It’s this way, Kullu said, pointing to the steps to the right.
I had been to that station many times, either taking trains to the city center or going through its long underpass to get to Grunewald’s forests. I’d hardly noticed the sign and never stopped to ponder what Gleis 17 meant. But Kullu knew what it meant, and also how to get there. He’d been insisting for weeks on showing me, without telling me more or explaining why.
We walked up the steps and out onto a long, open-air platform. It was empty. On the other side of the rails was another platform, just as long and narrow. A father stood there in the darkness, addressing his young son in sign language.
Kullu was silent. I supposed he wanted me to discover the place slowly, by myself. At first, I saw nothing. But then I noticed that the ground beneath my feet was made up of a succession of huge cast-iron plates, each measuring maybe ten feet by five feet, and all perforated by rows of holes. On the uppermost part of the plate on which I was standing, something was written in rusty relief. I knelt down to read it: 14.10.1943/78 Juden/Auschwitz. I walked to another plate, knelt, and read: 10.01.1944/352 Juden/Theresienstadt. Then a third: 03.10.1942/1021 Juden/Theresienstadt.
There are 186 plates in total, on both sides, said Kullu, pointing to the platform opposite. They commemorate each one of the 186 trains that, beginning in October of 1941, transported Jews from here to the camps.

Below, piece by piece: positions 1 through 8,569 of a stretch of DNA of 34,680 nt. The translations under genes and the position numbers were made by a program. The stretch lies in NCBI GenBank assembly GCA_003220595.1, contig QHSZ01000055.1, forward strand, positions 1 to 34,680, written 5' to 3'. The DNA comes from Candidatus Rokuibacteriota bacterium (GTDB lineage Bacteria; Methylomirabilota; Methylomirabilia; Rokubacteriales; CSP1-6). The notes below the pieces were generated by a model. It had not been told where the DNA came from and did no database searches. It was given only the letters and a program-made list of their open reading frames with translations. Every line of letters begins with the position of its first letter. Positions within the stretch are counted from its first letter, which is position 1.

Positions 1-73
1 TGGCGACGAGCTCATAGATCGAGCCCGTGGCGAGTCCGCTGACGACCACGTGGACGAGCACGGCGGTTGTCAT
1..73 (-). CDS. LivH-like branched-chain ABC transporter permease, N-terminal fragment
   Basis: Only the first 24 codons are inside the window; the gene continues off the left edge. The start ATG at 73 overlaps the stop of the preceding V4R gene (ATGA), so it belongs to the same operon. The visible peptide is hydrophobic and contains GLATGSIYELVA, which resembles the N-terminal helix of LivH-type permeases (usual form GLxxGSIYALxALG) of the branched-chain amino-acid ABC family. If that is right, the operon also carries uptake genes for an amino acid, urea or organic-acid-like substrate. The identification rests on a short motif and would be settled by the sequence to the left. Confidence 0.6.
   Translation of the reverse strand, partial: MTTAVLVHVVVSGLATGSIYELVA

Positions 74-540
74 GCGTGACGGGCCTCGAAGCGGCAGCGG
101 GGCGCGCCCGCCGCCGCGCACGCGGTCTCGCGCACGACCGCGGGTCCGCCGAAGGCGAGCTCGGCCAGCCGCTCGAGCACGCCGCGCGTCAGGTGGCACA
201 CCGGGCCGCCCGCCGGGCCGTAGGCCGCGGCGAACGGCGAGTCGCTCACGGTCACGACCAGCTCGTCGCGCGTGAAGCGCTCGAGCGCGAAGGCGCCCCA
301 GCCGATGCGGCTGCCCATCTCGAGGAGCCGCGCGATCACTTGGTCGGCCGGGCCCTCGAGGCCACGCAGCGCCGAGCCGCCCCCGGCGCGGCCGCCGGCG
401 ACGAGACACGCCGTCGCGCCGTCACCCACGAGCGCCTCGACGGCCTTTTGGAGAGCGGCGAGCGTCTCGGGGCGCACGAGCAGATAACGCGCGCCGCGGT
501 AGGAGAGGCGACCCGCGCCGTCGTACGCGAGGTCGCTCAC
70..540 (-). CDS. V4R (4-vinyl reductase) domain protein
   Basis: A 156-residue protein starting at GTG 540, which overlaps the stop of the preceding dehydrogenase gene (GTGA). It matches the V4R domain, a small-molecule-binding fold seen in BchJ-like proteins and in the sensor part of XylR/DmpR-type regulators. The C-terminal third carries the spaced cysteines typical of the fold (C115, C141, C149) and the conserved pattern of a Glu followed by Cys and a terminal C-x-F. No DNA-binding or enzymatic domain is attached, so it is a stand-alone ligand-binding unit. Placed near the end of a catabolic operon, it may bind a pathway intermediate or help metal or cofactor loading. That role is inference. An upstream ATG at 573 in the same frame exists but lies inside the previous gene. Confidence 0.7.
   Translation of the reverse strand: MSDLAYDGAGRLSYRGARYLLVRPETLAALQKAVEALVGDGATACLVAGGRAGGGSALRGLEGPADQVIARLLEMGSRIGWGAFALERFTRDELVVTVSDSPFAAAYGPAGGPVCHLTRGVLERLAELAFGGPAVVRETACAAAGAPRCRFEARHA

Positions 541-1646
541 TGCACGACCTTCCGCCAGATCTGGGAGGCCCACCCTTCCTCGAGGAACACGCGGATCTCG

I kept walking and reading out loud, as if reading out loud would bring life to something so dead, until I came to a plate in the middle of the platform: 08.12.1944/15 Juden/Sachsenhausen.
Sachsenhausen, I whispered again in the night.
Could your Polish grandfather, Eduardo, have passed through here on his way to Sachsenhausen, Kullu asked me in his soft, reverent tone.
I couldn’t answer him. I couldn’t say anything. I could only stare at the little boy standing in the dark on the other side of the tracks. He made no noise. He didn’t sign back. He only exhaled breaths of white mist in the already black night as he watched his father’s hands. The only thing that seemed to matter to him at that moment were his father’s hands.